Staff can be updated on the outcomes by email, briefing session or by posting the daily/weekly results. This gives them an opportunity to get in touch privately if they have concerns.
If a more in-depth reaction is called for, then Survey Monkey can come into play. This type of survey can be individually delivered, can give the opportunity for comments and can be anonymous or open.
But it’s worth remembering that surveys are only as useful as the questions they ask. It’s like successful juggling: anyone and everyone can catch, but for sustainable outcomes the throw has to be well aimed.
If your strategy is likely to have a long-term effect on the business, then you need to find a way to measure how people are reacting. This applies not only to now, but how these feelings are likely to be converted into future thoughts and actions. These are the ‘leading’ measures. This is a time when longer term planning and succession planning comes to the fore.
You can begin succession planning to ensure your strategy is going to remain embedded in the business, supported by the right people. You can do this with a good talent management strategy and by reviewing your staff and ensuring that your managers all understand the importance of recognising talent that the organisation should retain.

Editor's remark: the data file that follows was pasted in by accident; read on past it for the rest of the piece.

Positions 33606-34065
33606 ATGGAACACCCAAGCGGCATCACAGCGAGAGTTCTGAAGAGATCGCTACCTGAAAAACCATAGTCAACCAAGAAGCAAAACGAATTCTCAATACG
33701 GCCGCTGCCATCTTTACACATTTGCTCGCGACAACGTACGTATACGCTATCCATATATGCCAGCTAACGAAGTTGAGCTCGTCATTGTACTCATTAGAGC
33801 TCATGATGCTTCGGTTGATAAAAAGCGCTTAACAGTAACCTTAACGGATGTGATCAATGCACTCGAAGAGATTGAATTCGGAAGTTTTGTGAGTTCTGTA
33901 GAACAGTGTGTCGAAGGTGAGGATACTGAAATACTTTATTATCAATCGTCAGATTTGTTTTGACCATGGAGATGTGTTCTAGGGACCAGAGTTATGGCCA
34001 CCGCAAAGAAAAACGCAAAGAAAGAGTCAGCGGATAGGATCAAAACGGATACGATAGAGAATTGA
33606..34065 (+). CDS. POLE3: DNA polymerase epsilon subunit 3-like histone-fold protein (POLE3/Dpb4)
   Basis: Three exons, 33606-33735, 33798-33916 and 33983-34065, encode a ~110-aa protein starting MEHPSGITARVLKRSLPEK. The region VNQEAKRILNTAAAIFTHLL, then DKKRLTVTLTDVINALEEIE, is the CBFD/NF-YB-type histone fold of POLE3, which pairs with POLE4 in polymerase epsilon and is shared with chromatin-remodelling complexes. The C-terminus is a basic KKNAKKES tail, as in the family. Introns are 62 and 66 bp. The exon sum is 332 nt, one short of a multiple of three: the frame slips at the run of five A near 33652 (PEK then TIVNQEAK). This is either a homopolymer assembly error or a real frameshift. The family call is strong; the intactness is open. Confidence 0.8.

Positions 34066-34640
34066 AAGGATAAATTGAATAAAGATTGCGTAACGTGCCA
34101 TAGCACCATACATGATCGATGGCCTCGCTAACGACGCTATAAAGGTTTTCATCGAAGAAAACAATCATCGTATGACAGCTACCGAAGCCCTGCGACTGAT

And finally, at the other end of the scale, is risk factoring or assessing ‘flight risk’. This can be carried out as often as you feel is appropriate, but it’s best done quarterly when you need to be abreast of the feelings of the workforce.
It does require that your managers know their people well. It’s a very good indicator of what your turnover could be in the coming 12 to 18 months and will allow you to plan and factor in turnover into your strategy.
It works by bringing managers together and asking them to review their staff to work out how likely it is that they will stay with the business for 3-6 months, 6-12 months, and 12 months+. These numbers can then be converted into percentages and will give you an indicator of not only how many staff may be looking to vote with their feet, but when and where you may need to start looking to employ new staff.
That brings us to the completion of our articles on HR Strategy, Implementation and Measuring Success. We hope that it has given you some food for thought. If you want to hear more, please get in touch.